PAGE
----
Vulnerable Parliament exposed by break-in
THE VULNERABILITY of Parliament was exposed yesterday after lawmakers and the parliamentary staff turned up at work to discover that Gordon House - the seat of the nation's legislature - had been broken into.
The House speaker's office as well as that of the president of the Senate were ransacked and computers taken.
Both Government and Opposition senators yesterday conceded that the security arrangements at Gordon House were urgently in need of attention.
Outside of regular sittings of the House or the Senate, minimum security arrangements are in place at Parliament. However, it is not known if security personnel were at Gordon House during the break-in.
A team of police personnel from the Area 3 headquarters visited Parliament yesterday and collected information regarding the break-in.
Senator Nigel Clarke yesterday raised concern about the incident as he renewed the Opposition's call for the security arrangements at Parliament to be strengthened.
Commenting on parliamentary security, deputy president of the Senate Angella Brown Burke told The Gleaner that "from time to time" new security measures have been introduced at Parliament. She said it was in the best interest of lawmakers to have the building secured.
Minister with responsibility for Information Senator Sandrea Falconer said security concerns at the nation's Parliament have been highlighted in the past.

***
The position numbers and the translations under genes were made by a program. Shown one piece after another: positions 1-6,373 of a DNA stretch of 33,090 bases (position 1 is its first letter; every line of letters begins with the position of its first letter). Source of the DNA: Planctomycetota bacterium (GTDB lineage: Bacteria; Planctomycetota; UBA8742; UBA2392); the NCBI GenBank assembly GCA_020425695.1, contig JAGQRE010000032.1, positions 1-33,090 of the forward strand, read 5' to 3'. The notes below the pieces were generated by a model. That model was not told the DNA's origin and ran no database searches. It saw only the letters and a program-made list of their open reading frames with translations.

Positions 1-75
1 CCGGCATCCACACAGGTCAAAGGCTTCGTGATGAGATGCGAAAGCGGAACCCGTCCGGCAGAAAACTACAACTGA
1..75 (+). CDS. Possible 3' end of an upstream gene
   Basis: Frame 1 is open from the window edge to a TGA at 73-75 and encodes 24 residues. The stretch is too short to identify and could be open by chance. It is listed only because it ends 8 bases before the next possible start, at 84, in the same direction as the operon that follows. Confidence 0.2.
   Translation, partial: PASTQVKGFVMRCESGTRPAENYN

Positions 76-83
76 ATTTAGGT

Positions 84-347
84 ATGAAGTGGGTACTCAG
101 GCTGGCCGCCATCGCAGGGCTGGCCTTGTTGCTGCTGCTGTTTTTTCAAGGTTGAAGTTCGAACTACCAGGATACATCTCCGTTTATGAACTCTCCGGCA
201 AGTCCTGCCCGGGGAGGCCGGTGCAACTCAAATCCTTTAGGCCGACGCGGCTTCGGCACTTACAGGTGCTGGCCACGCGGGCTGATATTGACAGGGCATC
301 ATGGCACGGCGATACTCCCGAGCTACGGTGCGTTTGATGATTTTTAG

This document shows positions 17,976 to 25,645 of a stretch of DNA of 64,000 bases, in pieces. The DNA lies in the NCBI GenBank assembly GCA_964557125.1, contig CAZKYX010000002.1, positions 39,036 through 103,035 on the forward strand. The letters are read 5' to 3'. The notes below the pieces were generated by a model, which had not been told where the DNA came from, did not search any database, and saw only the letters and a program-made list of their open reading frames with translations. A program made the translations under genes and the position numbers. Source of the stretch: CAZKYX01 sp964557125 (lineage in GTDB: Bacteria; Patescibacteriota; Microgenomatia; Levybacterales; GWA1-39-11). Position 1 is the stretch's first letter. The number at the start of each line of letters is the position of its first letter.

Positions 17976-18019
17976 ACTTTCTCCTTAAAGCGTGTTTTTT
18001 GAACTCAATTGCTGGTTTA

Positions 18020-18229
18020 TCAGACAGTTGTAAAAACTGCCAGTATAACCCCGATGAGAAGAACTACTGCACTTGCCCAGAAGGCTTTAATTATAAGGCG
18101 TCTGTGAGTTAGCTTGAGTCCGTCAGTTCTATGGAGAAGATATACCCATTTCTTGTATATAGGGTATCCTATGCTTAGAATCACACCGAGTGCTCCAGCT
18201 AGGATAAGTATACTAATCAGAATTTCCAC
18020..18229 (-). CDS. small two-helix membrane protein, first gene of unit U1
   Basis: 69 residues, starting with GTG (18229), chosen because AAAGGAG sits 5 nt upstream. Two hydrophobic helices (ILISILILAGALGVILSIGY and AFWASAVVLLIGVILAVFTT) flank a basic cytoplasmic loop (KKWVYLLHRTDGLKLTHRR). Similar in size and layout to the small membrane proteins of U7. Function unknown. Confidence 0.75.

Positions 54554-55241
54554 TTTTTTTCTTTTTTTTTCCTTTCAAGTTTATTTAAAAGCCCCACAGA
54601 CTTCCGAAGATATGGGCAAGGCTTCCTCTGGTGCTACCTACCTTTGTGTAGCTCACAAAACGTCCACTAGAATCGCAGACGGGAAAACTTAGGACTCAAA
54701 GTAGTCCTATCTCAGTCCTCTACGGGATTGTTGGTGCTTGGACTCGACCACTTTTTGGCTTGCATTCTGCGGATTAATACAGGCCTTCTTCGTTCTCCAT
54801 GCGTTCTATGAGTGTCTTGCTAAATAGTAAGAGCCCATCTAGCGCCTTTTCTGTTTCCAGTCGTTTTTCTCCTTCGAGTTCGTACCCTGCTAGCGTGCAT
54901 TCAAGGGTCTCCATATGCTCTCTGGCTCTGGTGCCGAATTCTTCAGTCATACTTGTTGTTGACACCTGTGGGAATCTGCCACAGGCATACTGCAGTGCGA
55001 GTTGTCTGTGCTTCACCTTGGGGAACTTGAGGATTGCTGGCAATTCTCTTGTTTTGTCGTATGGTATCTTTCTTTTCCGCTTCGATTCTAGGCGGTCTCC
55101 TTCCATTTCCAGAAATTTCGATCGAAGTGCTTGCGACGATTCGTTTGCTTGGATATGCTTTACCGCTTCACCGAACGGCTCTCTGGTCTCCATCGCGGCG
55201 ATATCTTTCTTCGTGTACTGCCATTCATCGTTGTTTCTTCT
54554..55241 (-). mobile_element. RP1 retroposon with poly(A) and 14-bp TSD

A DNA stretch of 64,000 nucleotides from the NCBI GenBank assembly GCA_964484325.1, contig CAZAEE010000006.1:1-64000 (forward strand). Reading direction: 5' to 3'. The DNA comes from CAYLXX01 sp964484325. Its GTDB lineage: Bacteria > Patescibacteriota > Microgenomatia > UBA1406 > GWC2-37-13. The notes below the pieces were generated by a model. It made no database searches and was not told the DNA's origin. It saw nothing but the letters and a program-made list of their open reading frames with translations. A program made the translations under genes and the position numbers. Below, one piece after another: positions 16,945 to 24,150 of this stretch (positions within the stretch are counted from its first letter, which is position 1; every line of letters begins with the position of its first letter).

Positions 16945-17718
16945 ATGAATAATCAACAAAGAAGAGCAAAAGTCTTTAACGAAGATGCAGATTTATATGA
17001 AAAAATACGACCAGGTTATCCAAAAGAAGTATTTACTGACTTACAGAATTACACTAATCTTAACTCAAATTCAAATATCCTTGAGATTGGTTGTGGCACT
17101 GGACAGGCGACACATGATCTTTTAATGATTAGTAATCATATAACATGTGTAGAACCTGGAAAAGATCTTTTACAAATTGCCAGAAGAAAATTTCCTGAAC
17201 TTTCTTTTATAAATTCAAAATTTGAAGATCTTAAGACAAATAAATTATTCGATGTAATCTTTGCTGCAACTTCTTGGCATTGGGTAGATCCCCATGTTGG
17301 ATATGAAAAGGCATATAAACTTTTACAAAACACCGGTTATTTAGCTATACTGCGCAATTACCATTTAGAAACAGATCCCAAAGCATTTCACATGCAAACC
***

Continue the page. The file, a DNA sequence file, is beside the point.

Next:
"It is a matter that we have spoken about for a very long time that the security of the Parliament needs to be enhanced not only for the property; the Parliament is a very important building in the administration of our country and it should be a place that is very well secured," she said.
Yesterday, Leader of Opposition Business in the Senate, Tom Tavares-Finson, urged the Government to take immediate steps to improve the lax state of security at Gordon House.
Said Tavares-Finson: "We are pleased to see the security officers working with the police, and we are confident that no effort will be spared to bring the perpetrators to justice; however, if the Government cannot protect the highest 'court' in the land, then how can we expect them to see to the security of all Jamaicans? There is no question that this is a significant failure on the part of the Government."
The latest break-in comes a few months after thieves attempted to gain entry to the Parliament canteen. At that time, they broke a glass panel but were not able to enter the building.
Meanwhile, the staff of Parliament spent nearly 30 minutes on Duke Street in front of the building yesterday afternoon after reports of a fire in Gordon House.
Fire personnel rushed to the Parliament and carried out extensive checks before giving workers the green light to return to work.